The Four Building Blocks of Acoustics
Over time I have found that there is a general lack of understanding of acoustics. Even among some sound professionals, it is viewed as a sort of black art. Those who understand it might be viewed as people who have sold their afterlife to some malevolent deity in return for understanding The Secrets.
So what I want to do is provide articles that demystify acoustics, dispel myths, and even provide tips and things that you can use to improve the sound in the rooms where you work, record and listen to music, and watch movies. Don’t worry about the math – there won’t be any unless you really want it. But you’ll have to ask.
The Four Building Blocks of Acoustics -
In acoustics, there are four primary elements used to control what happens sonically in a room. They are absorption, diffusion, barrier, and vibration isolation.
Absorption is the best known and the most misused, usually by going to the local home center and buying a bunch of fluffy fiberglass to “soundproof” a room. Technically, there is no such thing as “soundproofing”, and the fluffy stuff wouldn’t do it even if there were.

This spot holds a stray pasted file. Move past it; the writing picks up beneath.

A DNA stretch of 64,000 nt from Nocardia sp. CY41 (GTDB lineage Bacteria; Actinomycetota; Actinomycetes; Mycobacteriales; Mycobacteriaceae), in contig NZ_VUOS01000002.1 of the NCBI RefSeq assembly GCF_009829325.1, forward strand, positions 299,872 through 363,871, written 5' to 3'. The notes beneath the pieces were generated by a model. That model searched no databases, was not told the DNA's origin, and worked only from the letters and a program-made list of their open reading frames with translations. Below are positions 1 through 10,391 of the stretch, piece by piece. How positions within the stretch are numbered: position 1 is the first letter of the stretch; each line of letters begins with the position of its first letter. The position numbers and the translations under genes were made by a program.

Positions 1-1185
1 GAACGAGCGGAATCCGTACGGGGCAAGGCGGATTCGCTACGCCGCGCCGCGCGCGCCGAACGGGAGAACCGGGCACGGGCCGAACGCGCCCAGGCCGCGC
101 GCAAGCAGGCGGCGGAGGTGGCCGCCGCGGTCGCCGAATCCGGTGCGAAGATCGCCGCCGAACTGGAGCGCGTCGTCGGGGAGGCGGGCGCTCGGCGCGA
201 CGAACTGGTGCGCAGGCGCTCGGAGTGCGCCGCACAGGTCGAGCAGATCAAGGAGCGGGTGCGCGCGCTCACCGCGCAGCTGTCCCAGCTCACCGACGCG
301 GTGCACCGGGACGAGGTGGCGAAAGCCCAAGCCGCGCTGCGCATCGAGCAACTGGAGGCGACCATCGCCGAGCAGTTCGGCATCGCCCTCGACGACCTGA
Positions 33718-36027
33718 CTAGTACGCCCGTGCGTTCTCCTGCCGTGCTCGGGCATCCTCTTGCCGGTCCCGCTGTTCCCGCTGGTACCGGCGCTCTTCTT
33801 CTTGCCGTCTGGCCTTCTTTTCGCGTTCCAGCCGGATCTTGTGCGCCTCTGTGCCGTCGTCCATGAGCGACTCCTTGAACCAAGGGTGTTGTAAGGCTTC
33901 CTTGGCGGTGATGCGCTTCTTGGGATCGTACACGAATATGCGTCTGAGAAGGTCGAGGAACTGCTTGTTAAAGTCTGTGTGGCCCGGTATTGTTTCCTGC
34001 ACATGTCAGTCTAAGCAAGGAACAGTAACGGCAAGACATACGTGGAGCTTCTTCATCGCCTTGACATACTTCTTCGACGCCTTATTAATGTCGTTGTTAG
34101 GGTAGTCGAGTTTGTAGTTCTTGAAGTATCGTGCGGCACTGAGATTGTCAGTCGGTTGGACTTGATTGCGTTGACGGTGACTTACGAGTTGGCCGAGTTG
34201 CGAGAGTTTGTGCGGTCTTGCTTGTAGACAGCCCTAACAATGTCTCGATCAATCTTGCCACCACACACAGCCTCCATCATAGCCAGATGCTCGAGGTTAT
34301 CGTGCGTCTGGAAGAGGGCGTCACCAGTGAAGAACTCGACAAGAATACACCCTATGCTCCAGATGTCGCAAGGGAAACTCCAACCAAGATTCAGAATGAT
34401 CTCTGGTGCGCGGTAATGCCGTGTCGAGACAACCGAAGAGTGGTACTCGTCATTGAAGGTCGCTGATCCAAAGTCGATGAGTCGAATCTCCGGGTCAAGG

Diffusion takes what are called specular or hard reflections (“angle of incidence equals angle of reflection”), and spreads the sonic energy in different directions.
Barrier is used to contain sound and prevent it from intruding into other spaces. This is the element that allows multiple adjacent rooms to exhibit movies at a multiplex, assuming the builders used it.
The last element is vibration isolation. This keeps sonic energy, particularly powerful low frequency sound, from getting into a building’s structure and using that as a path to intrude into other rooms where the sound may not be welcome.
Once you understand these elements, what they are and how to use them, you’ll have the knowledge to make your edit room, studio, or home theater a really nice listening space. So watch for the next blog, where I’ll discuss the first element, Absorption.